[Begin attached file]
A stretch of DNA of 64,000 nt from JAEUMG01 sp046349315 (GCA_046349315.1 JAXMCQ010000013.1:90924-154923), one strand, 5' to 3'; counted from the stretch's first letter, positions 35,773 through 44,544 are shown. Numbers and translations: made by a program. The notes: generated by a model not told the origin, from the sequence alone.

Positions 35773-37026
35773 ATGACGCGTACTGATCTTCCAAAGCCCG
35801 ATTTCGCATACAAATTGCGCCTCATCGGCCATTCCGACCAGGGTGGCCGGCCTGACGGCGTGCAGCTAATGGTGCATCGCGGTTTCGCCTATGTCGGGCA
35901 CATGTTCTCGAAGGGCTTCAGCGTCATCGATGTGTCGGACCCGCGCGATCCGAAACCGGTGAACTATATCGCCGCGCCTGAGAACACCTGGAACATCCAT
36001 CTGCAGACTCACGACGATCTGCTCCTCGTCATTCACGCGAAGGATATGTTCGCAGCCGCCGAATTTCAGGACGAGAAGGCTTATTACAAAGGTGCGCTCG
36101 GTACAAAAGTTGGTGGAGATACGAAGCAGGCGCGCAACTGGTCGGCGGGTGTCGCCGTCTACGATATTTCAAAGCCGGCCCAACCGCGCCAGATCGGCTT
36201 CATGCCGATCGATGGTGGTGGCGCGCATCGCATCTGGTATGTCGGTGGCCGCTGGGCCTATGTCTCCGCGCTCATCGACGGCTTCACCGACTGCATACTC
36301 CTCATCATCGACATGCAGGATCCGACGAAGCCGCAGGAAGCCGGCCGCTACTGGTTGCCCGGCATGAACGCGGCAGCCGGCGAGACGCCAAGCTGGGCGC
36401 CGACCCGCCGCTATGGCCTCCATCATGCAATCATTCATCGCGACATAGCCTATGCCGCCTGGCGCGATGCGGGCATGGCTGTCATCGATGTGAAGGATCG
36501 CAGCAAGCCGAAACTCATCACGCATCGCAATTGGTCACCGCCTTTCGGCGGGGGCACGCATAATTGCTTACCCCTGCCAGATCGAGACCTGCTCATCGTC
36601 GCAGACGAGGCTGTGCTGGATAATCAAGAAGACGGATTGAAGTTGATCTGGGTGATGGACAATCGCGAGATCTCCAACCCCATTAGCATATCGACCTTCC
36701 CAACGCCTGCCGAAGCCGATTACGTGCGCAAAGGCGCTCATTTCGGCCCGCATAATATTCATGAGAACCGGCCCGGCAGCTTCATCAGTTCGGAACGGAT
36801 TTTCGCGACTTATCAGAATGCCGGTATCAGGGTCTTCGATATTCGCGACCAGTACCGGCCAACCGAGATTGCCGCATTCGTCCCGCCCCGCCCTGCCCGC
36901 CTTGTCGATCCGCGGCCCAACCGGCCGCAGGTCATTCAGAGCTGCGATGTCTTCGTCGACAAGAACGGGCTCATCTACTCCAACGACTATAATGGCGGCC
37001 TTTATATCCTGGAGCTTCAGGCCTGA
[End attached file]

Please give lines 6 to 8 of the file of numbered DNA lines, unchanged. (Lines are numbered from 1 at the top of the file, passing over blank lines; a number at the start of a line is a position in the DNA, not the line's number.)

36001 CTGCAGACTCACGACGATCTGCTCCTCGTCATTCACGCGAAGGATATGTTCGCAGCCGCCGAATTTCAGGACGAGAAGGCTTATTACAAAGGTGCGCTCG
36101 GTACAAAAGTTGGTGGAGATACGAAGCAGGCGCGCAACTGGTCGGCGGGTGTCGCCGTCTACGATATTTCAAAGCCGGCCCAACCGCGCCAGATCGGCTT
36201 CATGCCGATCGATGGTGGTGGCGCGCATCGCATCTGGTATGTCGGTGGCCGCTGGGCCTATGTCTCCGCGCTCATCGACGGCTTCACCGACTGCATACTC